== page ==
Today, the sound of passing river traffic is present at all the bridges that cross la Seine within the Paris city limits. And so it must have been for our fishermen in 1942, although I don’t know whether or not the boats of the Compagnie des Bateaux Mouches (as shown above) that have plied la Seine since 1917, were actually doing so under the Nazi occupation of Paris in 1942. The sound of the water lapping under the bridge though would have been very familiar I’m sure.

Pont Marie

Voie Georges Pompidou from on the Pont Marie

Having captured the sounds from under the bridge on the Île Saint-Louis side I wanted to explore what sounds I might find under the bridge on the other side of the river. I climbed up onto the bridge and crossed over towards the Quai de l’Hôtel de Ville. As I looked over the bridge on the downstream side I could see what was in store.

The Voie Georges Pompidou runs under the last arch of the Pont Marie on the Quai de l’Hôtel de Ville side complete with its seemingly never-ending stream of traffic.

Georges Pompidou was the French Prime Minister from 1962 to 1968 and then President of France from 1969 until his death in 1974. He was a lover of the automobile and he argued that a freeway should replace the grass-covered banks of the Seine by saying: “les Français aiment leurs bagnoles” (the French love their motors).

On March 27, 1966, the decision was made that the existing roadways along the Seine should be connected to create a continuous expressway along the banks of the river through the centre of Paris.  The Voie Georges Pompidou (George Pompidou Expressway) was completed in 1967, and runs along the right bank of the Seine for 13 kilometres from the Porte du Point-du-Jour in the south-west to the Porte de Bercy in the south-east.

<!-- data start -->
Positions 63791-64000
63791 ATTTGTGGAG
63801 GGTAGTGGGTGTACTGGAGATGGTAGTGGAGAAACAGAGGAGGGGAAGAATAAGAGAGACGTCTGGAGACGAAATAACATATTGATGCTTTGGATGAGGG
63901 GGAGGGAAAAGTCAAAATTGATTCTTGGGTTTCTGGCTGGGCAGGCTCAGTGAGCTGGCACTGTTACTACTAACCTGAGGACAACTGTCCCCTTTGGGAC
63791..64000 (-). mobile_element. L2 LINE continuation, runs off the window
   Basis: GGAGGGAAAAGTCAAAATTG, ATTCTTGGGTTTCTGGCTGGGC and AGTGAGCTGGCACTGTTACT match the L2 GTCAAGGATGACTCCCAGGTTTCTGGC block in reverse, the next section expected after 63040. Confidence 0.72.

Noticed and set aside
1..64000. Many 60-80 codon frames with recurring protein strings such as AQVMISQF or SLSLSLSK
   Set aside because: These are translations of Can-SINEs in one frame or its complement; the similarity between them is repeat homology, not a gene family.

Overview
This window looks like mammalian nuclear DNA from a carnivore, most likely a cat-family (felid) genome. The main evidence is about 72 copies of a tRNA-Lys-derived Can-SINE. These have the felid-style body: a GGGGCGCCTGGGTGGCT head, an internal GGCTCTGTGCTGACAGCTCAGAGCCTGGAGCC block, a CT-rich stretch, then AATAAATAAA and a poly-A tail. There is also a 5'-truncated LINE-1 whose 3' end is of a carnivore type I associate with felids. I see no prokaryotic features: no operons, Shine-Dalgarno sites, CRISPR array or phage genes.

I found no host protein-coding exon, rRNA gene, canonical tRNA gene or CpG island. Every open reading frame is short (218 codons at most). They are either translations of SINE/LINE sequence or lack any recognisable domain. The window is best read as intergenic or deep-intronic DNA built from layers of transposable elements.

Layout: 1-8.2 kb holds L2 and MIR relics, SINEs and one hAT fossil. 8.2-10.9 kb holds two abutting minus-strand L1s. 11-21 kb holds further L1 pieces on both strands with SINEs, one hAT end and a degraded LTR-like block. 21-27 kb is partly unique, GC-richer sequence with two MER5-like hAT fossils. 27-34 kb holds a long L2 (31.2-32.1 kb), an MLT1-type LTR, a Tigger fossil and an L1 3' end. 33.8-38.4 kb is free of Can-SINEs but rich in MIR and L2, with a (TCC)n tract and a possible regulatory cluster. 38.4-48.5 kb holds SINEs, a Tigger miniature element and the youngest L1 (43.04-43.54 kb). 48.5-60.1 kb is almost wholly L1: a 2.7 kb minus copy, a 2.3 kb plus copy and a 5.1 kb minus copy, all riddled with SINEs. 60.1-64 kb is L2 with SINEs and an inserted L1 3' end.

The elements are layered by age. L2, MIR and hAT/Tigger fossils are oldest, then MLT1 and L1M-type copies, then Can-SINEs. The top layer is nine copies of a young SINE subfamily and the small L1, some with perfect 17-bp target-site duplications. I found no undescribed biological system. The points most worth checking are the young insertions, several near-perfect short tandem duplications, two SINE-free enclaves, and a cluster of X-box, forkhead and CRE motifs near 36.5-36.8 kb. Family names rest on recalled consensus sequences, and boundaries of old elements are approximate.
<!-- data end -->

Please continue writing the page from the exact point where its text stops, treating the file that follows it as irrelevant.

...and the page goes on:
Fortunately, there was only room on the riverbank for a two-lane expressway.  Pompidou actually wanted to cover the Seine with concrete to create room for an even wider expressway but the environmental movement and others managed to put a brake on that and any further freeway expansion in Paris.

Pont Marie

Voie Georges Pompidou from under the Pont Marie

And so the sounds of the Voie Georges Pompidou under the Pont Marie surely deserve a place in history since they are one example of several modernising legacies that Georges Pompidou left to the city.

Sounds of the Voie Georges Pompidou under the Pont Marie:

Leaving the sounds of the Voie Georges Pompidou behind, I climbed back up onto the Pont Marie to see what the characteristic sounds on the bridge might be.

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On the Pont Marie

Researching the archives before my visit I found another photograph of the Pont Marie, this one taken in 1900 showing the bridge from above, and so I decided to use a landmark from this photograph from which to record the contemporary sounds on the bridge.

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On the Pont Marie in 1900 – Image courtesy of Paris en Images

I selected the second lamppost on the downstream side towards the centre of the bridge, the one with the man passing on a bicycle. And this is what I heard …

Sounds on the Pont Marie:

These sounds tell us that the Pont Marie has its fair share of traffic on the bridge as well as under it although it sounds much less aggressive from above. For me, the pavé on the bridge seems to add a texture to the sound of the traffic that makes it almost appealing.

Pont Marie

On the Pont Marie looking downstream

I wonder what the people on the bridge in the 1900 photograph would have made of these sounds? Of course, there were motorcars in Paris in 1900. Maybe they would have seen and heard the occasional de Dion Bouton Voiturette or a Renault Voiturette 1CV passing and looked upon them quizzically and wondered if this was ‘progress’. I doubt though that they could have begun to imagine Georges Pompidou’s ‘racetrack’ under the far end of the bridge. I was particularly pleased to capture the sounds, if only fleetingly, of two or three bicycles passing. I suspect that the man cycling past the lamppost in the photograph would have felt at home with these sounds, if with little else.

Pont Marie

The Pont Marie looking downstream

As I was recording the contemporary sounds of the Pont Marie, I couldn’t help contemplating the long history of this bridge and imagining what the sounds on, under and around it would have been like in 1635 when it was opened, almost four hundred years ago. Or in 1658, when a raging torrent ripped the bridge apart, or in 1900, a little over a hundred years ago, when a man on a bicycle and a family with a handcart were calmly crossing the bridge. Inevitably, my thoughts turned to wondering how much the sounds of this bridge will change in the next hundred or even four hundred years.

Pont Marie